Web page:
(Reuters) More than 100 South Koreans, many of them on wheelchairs, crossed the world's most heavily fortified border on Thursday to be reunited with family members living in the North whom they have not seen since the 1950-53 Korean War.
The reunions were held after the North set aside a demand for the suspension of joint military drills by the South and the United States, which it had demanded as a pre-condition.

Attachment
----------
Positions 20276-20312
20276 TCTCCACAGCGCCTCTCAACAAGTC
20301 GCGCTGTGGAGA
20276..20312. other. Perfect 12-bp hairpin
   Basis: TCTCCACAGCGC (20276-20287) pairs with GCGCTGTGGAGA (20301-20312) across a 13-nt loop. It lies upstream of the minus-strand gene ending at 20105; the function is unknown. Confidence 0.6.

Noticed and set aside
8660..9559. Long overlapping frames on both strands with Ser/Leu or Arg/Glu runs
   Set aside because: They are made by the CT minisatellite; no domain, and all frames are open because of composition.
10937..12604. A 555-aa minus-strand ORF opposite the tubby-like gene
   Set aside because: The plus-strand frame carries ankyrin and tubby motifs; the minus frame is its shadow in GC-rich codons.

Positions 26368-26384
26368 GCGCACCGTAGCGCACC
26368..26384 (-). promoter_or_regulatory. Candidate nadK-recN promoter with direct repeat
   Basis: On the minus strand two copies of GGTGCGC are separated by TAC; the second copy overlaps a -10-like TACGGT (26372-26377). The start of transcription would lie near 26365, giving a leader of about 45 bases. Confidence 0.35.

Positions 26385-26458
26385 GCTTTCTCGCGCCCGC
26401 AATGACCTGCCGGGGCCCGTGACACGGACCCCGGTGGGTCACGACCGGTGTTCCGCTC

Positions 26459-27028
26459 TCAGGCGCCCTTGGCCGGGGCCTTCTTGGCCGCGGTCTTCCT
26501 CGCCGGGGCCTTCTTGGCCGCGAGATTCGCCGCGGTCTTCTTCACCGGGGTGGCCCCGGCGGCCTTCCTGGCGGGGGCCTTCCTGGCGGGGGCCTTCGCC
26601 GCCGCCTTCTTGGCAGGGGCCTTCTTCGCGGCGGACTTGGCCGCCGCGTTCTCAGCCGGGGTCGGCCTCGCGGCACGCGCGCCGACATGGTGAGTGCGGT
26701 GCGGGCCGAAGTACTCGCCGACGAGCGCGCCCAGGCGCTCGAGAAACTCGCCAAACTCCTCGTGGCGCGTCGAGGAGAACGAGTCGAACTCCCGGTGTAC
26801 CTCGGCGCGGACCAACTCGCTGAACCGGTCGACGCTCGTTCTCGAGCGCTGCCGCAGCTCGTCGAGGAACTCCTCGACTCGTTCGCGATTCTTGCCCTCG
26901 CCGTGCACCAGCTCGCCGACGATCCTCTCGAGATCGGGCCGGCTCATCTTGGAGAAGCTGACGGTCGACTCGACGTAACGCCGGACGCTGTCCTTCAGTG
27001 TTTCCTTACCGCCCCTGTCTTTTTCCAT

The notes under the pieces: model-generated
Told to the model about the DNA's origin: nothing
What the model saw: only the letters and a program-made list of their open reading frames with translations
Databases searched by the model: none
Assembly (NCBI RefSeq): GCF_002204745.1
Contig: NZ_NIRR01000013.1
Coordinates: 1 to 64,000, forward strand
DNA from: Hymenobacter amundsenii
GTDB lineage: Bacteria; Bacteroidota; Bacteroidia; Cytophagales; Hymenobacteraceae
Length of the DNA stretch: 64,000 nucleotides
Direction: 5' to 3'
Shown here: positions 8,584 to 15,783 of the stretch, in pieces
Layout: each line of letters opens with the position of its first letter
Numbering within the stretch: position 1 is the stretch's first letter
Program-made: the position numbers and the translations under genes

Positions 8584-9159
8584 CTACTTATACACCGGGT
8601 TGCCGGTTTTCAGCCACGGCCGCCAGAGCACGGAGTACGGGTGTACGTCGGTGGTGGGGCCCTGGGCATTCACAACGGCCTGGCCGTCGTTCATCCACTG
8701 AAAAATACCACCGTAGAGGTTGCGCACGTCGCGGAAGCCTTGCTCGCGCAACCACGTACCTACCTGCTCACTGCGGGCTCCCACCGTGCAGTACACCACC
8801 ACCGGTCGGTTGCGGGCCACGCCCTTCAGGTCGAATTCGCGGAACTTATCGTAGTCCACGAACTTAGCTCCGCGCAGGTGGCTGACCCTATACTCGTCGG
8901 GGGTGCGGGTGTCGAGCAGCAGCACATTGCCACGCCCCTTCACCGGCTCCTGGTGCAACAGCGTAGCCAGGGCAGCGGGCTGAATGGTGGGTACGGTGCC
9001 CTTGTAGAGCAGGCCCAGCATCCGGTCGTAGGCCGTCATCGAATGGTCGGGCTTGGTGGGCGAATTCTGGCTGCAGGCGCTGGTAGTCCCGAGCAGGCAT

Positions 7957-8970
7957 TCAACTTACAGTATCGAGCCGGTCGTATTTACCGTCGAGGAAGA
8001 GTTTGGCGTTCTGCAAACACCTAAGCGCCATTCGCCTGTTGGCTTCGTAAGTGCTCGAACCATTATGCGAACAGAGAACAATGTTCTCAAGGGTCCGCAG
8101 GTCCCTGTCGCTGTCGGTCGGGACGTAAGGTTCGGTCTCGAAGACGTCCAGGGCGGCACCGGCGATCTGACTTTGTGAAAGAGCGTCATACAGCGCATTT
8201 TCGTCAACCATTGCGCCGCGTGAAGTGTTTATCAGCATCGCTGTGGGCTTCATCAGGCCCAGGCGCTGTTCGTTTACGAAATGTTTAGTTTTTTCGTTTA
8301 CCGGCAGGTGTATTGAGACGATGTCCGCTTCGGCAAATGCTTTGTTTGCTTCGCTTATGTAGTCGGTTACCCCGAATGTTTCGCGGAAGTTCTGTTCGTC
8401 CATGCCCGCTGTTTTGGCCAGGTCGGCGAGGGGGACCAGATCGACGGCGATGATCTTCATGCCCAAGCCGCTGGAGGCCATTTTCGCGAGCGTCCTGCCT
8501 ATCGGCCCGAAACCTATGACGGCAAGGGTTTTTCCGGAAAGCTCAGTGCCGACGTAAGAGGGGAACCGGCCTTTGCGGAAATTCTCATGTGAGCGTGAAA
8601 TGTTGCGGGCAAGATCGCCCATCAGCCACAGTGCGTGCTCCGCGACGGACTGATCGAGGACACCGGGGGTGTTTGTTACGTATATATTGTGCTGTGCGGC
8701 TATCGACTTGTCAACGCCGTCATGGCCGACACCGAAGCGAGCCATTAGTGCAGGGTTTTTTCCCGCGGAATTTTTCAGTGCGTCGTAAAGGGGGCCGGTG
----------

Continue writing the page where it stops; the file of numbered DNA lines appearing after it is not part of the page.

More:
At the Mount Kumgang resort just north of the border, long-lost relatives embraced with tears, joy and disbelief. Some failed to recognize family they have not seen in more than six decades.
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